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Unformatted text preview: DOW CORNING AND THE SILICONE BREAST IMPLANT CONTROVERSY On May 15, 1995, after years of controversy surrounding silicone breast implants and in the face of thousands of individual lawsuits, Dow Corning Corporation (DCC)—a 50-50 joint venture of Dow Chemical Company and Corning Inc.—filed for Chapter 11 bankruptcy protection. Richard Hazelton, the CEO of DCC, explained the decision, ―It became clear to Dow Corning that to continue our current course ultimately would make it impossible to either resolve this controversy responsibly or remain a healthy company. A Chapter 11 reorganization will bring closure and preserve underlying business.‖ Background: Market Opportunities, Competitive Pressures, Internal Company Questions Dow Corning Corporation was a start-up venture between Dow Chemical Company and Corning Inc. in 1943. As an incubator, the goal of DCC was to create and market a new material—silicone. Although the company later proved successful, with almost 10,000 employees and revenues in excess of $2 billion, it did so with the support of Dow Chemical and Corning, both looking for promising profits from the new venture. The first silicone gel breast implant took place in 1964. Between that time and the mid-1990s, ―about two million women nationwide have received breast implants, most of them for cosmetic reasons.‖ Although the majority of these women were satisfied with the implants, ―a small minority of recipients in both Canada and the United States have complained that the implants have ruptured, allowing gel to leak into the breast cavity and migrate to other parts of the body. Some women maintain that implant problems cause pain in the chest, arms, and back, as well as debilitating autoimmune diseases such as rheumatoid arthritis. Some also complain that scar tissue formed around the implants, causing a hardening of the breasts.‖ Although the silicone gel breast implants were believed by scientists at DCC to be safe for humans, internal memos suggest that DCC succumbed to competitive pressures, did not pay attention to some animal tests, and ignored employees‘ complaints about safety issues. By 1975 competitors had already cut DCC‘s market share in this area by a third. To counter the competition, DCC wanted to rush its new product—Flo-gel—to market by June 15, 1975. Projected annual sales were 50,000 units. An internal memo pertaining to market urgency, dated January 31, 1975, stated, ―17 weeks, 121 days, 2,904 hours, 174,240 minutes.‖ The Flo-gel product suffered from ―gel-bleed‖—the seepage of silicone molecules through the plastic container that housed the liquid gel. Because of gel-bleed, the implants had a noticeably greasy, even oily, sensation when handled. In an internal memo dated May 2, 1975, sales managers stated that the implants on display at a trade show ―were bleeding on the velvet in the showcase.‖ Even members of a task force that had been established by Dow Corning in January 1975 expressed concern that gel-bleed might cause...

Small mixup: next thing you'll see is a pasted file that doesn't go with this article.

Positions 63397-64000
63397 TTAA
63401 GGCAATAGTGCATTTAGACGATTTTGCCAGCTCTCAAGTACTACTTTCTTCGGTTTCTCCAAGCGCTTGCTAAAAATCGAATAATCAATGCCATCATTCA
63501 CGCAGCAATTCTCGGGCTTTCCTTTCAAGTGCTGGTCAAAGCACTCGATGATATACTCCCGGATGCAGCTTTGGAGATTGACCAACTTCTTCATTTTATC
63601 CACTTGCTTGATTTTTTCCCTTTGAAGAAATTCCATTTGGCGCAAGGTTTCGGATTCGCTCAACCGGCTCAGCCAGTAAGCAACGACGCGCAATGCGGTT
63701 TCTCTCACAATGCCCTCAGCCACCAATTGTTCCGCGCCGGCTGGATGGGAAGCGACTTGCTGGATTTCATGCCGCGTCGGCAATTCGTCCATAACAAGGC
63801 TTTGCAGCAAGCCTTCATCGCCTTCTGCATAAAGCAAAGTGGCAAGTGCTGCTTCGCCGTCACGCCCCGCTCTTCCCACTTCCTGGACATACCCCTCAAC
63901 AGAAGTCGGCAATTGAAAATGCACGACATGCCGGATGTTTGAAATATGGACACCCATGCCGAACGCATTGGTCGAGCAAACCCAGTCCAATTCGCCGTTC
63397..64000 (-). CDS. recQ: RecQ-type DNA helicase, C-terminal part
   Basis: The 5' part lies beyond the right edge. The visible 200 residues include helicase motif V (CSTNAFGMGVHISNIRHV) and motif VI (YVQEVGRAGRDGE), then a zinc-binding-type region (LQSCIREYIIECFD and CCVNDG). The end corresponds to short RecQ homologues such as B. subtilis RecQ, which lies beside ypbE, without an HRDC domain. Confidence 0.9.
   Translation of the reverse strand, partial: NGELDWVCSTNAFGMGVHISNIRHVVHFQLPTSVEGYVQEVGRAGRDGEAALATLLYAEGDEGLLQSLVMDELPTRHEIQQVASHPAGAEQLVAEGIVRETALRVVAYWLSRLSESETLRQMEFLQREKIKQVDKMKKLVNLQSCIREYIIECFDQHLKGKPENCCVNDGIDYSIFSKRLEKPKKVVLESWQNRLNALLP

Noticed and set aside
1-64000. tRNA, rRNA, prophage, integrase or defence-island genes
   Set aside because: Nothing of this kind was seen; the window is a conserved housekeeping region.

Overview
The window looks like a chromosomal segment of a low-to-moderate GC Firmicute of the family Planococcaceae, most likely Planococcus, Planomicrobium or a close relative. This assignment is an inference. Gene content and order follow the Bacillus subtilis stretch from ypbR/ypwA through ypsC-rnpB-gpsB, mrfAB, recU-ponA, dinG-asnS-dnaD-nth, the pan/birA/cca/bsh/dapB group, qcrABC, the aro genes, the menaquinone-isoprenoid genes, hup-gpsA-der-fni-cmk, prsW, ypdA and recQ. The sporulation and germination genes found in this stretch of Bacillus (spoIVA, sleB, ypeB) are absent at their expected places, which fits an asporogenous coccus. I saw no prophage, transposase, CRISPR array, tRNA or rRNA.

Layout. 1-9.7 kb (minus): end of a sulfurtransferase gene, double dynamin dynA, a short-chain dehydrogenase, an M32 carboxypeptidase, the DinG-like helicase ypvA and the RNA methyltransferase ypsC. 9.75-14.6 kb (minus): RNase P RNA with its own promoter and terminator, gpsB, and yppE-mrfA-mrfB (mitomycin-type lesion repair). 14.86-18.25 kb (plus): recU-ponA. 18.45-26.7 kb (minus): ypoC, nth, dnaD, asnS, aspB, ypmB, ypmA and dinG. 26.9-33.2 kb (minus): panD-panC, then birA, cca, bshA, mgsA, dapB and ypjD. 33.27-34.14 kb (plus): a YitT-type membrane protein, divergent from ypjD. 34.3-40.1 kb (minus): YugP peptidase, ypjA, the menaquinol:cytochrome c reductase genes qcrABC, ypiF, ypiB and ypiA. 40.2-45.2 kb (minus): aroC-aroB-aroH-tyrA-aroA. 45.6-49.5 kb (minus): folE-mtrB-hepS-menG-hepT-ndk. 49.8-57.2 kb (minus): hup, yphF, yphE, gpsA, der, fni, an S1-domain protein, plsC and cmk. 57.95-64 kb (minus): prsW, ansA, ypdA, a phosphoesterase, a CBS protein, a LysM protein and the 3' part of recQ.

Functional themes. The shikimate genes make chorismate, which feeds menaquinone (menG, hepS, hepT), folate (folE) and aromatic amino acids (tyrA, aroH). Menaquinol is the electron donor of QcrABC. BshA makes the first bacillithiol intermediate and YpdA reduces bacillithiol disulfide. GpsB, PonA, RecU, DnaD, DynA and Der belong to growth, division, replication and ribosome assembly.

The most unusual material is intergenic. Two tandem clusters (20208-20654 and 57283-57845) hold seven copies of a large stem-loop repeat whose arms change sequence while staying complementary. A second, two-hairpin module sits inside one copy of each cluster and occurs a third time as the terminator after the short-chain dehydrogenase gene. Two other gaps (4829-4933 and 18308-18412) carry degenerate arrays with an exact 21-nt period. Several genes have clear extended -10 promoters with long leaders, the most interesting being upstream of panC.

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- Spring '11